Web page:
Monday, December 8, 2008

Publish/Subscribe Message Delivery

In a previous post, I argued that publish/subscribe was the only tricky thing needed for a totally flexible interest management based online game system.

Publish/subscribe (producer/consumer) based message systems give semantics similar to multicast. A producer sends a message to a channel. All current consumers on that channel receive a copy of that message. To avoid becoming broadcast (where every consumer receives every message sent), the messages are decomposed into channels using a Category, one per channel (so you can think of it as a channel id). A Category is an integer so they are trivial to deal with at the lower level (as opposed to strings or something). For simplicity, each message is only sent to one Category.

This system is very loosely coupled giving it a lot of flexibility and extensibility. A producer does not need to know the existence of any of the consumers. The set of consumers and their implementation can change without touching the producer. For example, a logging system could be attached to a channel without affecting the system, and would give good data for debugging.

To implement the publish/subscribe system efficiently, we must manage the producer and consumer subscription requests efficiently. Broadcasting that a consumer is interested in some Category to each producer is too inefficient. So we introduce the notion of a channel manager that keeps track of the interests of all producers and consumers.

The channel manager is responsible for redistributing each data message. A producer sends a message to the channel manager. The channel manager maintains the list of interested consumers, and forwards a copy of the producer's message to each consumer. We have exchanged the non-scalable broadcast of subscription messages for an extra hop of latency for each data message.

The channel manager can easily be made scalable. The simplest approach is to use the integer Category value and a simple a modulus operation to load balance across any number of channel manager processes. Both producers and consumers use the same computation. And all subscriber messages and all data messages on one Category travel through a single channel manager.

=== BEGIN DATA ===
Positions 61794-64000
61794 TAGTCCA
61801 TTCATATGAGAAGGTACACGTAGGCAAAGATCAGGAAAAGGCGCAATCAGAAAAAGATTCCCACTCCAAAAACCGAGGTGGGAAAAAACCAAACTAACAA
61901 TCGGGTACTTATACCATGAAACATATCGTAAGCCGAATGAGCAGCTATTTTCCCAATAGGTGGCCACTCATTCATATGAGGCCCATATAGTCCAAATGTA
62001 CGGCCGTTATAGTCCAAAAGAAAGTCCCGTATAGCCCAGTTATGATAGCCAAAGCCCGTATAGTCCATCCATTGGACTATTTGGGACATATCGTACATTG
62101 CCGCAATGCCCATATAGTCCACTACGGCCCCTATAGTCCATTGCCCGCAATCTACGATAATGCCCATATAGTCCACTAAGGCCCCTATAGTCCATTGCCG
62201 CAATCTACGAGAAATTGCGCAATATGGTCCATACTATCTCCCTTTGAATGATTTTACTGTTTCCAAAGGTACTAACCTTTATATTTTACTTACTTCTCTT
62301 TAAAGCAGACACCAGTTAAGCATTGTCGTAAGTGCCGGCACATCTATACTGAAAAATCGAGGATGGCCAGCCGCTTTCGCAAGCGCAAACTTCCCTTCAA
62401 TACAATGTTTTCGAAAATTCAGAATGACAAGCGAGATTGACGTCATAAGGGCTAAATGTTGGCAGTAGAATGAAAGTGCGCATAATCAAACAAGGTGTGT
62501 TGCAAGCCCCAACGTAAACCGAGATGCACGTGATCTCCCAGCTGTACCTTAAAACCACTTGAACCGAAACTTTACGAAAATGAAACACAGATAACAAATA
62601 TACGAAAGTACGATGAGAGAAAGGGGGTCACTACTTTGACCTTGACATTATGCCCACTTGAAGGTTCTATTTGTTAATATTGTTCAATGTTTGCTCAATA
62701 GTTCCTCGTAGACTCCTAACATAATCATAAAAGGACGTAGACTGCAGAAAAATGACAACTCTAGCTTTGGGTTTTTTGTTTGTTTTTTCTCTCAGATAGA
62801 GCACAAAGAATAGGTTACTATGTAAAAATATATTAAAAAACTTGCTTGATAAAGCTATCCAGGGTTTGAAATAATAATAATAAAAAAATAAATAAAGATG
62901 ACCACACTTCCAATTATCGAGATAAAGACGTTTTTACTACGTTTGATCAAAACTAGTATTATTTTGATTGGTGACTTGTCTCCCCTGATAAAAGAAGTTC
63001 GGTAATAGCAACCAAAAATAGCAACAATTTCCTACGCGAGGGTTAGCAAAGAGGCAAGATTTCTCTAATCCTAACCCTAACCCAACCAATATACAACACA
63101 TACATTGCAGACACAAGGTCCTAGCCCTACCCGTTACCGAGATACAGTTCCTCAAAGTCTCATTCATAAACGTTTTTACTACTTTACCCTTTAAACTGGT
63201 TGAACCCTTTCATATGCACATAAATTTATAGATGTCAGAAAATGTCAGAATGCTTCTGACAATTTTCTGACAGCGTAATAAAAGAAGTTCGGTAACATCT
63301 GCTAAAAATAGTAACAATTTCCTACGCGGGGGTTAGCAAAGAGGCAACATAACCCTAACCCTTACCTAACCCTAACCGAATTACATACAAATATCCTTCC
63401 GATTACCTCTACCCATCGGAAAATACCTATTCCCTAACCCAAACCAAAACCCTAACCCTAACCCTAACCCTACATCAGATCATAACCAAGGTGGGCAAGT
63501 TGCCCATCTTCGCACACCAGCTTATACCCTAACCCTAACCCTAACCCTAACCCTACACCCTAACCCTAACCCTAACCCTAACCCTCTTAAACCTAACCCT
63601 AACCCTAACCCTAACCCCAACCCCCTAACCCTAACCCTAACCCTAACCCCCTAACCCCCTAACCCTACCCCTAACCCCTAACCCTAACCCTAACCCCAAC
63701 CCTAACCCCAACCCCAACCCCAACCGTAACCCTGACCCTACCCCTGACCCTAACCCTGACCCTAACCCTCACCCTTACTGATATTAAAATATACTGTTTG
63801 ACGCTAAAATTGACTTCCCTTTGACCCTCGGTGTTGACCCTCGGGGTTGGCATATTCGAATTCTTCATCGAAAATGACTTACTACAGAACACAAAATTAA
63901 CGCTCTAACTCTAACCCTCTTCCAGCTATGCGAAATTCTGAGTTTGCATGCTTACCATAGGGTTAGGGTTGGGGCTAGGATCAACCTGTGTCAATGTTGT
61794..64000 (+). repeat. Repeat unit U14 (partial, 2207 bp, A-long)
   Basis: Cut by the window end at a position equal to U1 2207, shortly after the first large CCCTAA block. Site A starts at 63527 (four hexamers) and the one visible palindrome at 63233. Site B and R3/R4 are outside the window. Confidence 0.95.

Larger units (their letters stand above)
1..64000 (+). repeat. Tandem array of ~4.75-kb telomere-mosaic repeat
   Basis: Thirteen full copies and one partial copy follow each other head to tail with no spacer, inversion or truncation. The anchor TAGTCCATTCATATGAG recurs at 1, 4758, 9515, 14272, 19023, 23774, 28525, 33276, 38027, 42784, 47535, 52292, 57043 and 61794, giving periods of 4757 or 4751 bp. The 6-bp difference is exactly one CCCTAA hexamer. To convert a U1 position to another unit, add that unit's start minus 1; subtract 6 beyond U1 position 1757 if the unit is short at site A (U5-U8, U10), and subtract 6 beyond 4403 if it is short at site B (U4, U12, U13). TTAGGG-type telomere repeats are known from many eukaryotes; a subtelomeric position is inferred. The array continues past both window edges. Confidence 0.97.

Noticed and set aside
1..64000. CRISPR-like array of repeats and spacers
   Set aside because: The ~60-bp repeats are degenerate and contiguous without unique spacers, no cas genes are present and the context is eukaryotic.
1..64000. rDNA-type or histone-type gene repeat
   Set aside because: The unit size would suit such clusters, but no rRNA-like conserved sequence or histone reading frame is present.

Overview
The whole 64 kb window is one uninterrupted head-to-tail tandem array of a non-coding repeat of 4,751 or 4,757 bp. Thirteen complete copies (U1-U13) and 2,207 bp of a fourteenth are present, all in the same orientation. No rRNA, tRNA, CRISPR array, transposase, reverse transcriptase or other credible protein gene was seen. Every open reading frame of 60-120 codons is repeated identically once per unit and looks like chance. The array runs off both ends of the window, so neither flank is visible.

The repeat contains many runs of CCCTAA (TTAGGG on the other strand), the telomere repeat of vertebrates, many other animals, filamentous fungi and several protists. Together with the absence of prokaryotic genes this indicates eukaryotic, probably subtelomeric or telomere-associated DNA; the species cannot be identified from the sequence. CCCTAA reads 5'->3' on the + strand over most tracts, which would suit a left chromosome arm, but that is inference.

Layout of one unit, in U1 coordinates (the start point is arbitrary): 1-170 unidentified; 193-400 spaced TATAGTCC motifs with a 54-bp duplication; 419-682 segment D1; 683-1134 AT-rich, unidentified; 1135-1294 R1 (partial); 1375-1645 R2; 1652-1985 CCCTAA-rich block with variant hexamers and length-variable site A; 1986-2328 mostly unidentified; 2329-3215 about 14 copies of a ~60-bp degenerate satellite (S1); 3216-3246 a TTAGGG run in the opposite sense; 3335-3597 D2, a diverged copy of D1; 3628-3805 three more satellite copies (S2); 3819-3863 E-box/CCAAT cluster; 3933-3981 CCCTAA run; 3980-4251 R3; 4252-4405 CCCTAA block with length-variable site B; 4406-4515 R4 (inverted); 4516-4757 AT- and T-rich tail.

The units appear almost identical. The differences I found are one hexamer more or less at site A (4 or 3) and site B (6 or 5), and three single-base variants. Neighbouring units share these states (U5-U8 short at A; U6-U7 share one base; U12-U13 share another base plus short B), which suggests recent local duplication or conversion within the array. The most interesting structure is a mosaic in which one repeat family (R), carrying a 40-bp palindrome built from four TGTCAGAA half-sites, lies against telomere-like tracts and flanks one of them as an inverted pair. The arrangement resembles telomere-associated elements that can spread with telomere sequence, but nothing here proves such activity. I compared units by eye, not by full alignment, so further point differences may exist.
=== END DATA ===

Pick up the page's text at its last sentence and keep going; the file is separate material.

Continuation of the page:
This architecture is the obvious one. There are more sophisticated approaches that can reduce the two hop latency by using a direct connections between producers and consumers. The subscription messages still need to route through a channel manager, but the producers need to maintain the list of interested consumers. This adds the requirement that producers subscribe to produce, and adds more subscription messages and more latency on a subscription. There are also subtle data message ordering problems.

If you want to go nuts, you could use real multicast. The challenge there is that there are limited numbers of multicast groups. So you have to solve the problem of multiple channels sharing one multicast group.

So you get to choose. Easy implementation or optimized but tricky implementation. Like most code. In this case I argue that the simple approach has good enough performance for the needs of online games. The producers and channel manager live in a data center on hosts attached to a high speed switch, so network latency is minuscule.

The design philosophy of this system is to minimize unnecessary computation due to unwanted messages arriving on a host that are just thrown away. Hosts cost money. Bandwidth inside the data center is free. So good interest management is key.

So. We have sliced off the publish/subscribe problem. All we have left is how to approach interest management policies which are application specific.

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